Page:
Tag Archives: Flexera

CISO Forum and the problems of Vulnerability Databases

Last Tuesday, April 24,  I was at “CISO FORUM 2020: glance to the future“. I presented there my report “Vulnerability Databases: sifting thousands tons of verbal ore”. In this post, I’ll briefly talk about this report and about the event itself.

CISO Forum 2020

My speech was the last in the program. At the same time, in a parallel stream, there was another interesting presentation by the most famous Russian information security blogger. Thus, there was a real danger of speaking in an empty room. 🙂 But everything went well. There were about 30 spectators and we had an active QA session afterwards.

As I wrote earlier, I started preparing my CyberCentral presentation several months before the event. I did not want to tell the same story again at CISO Forum and PHDays. So I prepared 2 different presentations. At CyberCentral, I was talking about Vulnerability Scanners. And at CISO Forum I was talking mainly about Vulnerable Databases. Of course, I reused some materials, but the accents were different.

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Divination with Vulnerability Database

Today I would like to write about a popular type of “security research” that really drives me crazy: when author takes public Vulnerability Base and, by analyzing it, makes different conclusions about software products or operating systems.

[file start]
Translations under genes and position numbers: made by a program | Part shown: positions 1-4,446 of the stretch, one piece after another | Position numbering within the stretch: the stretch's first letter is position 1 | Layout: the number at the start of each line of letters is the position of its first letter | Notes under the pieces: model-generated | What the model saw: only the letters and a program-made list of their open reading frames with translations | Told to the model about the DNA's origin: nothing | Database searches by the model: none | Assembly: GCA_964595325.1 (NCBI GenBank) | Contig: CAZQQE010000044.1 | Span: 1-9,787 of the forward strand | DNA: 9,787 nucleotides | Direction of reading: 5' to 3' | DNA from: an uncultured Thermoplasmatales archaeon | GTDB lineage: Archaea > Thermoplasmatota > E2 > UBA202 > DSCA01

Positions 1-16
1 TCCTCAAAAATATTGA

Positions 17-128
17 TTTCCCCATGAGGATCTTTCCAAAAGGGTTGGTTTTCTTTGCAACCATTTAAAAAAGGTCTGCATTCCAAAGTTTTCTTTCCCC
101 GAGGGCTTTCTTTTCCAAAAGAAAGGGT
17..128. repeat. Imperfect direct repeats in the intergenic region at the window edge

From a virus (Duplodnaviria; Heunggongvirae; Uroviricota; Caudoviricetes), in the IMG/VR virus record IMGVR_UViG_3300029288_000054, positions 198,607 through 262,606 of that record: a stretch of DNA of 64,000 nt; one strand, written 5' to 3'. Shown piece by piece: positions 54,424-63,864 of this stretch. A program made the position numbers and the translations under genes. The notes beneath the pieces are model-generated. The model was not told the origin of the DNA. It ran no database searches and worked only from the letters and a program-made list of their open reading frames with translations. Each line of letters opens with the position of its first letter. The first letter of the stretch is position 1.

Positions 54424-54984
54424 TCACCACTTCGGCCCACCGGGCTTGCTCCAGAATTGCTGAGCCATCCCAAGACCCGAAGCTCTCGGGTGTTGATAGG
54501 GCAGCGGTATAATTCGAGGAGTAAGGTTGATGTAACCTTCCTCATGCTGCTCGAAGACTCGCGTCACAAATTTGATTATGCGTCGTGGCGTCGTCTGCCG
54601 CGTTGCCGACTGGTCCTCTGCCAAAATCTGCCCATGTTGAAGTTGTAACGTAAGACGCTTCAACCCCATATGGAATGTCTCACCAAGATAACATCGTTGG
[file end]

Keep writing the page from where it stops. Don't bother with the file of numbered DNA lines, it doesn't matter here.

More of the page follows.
CVE Numbers their occult power and mystic virtues

The latest research of such type, was recently published in CNews – a popular Russian Internet portal about IT technologies. It is titled ““The brutal reality” of Information Security market: security software leads in the number of holes“.

The article is based on Flexera/Secunia whitepaper. The main idea is that various security software products are insecure, because of amount of vulnerability IDs related to this software existing in Flexera Vulnerability Database. In fact, the whole article is just a listing of such “unsafe” products and vendors (IBM Security, AlienVault USM and OSSIM, Palo Alto, McAfee, Juniper, etc.) and the expert commentary: cybercriminals may use vulnerabilities in security products and avoid blocking their IP-address; customers should focus on the security of their proprietary code first of all, and then include security products in the protection scheme.

What can I say about these opuses of this kind?

They provide “good” practices for software vendors:

  • Hide information about vulnerabilities in your products
  • Don’t release any security bulletins
  • Don’t request CVE-numbers from MITRE for known vulnerabilities in your products

And then analysts and journalists won’t write that your product is “a leader in the number of security holes”. Profit! 😉

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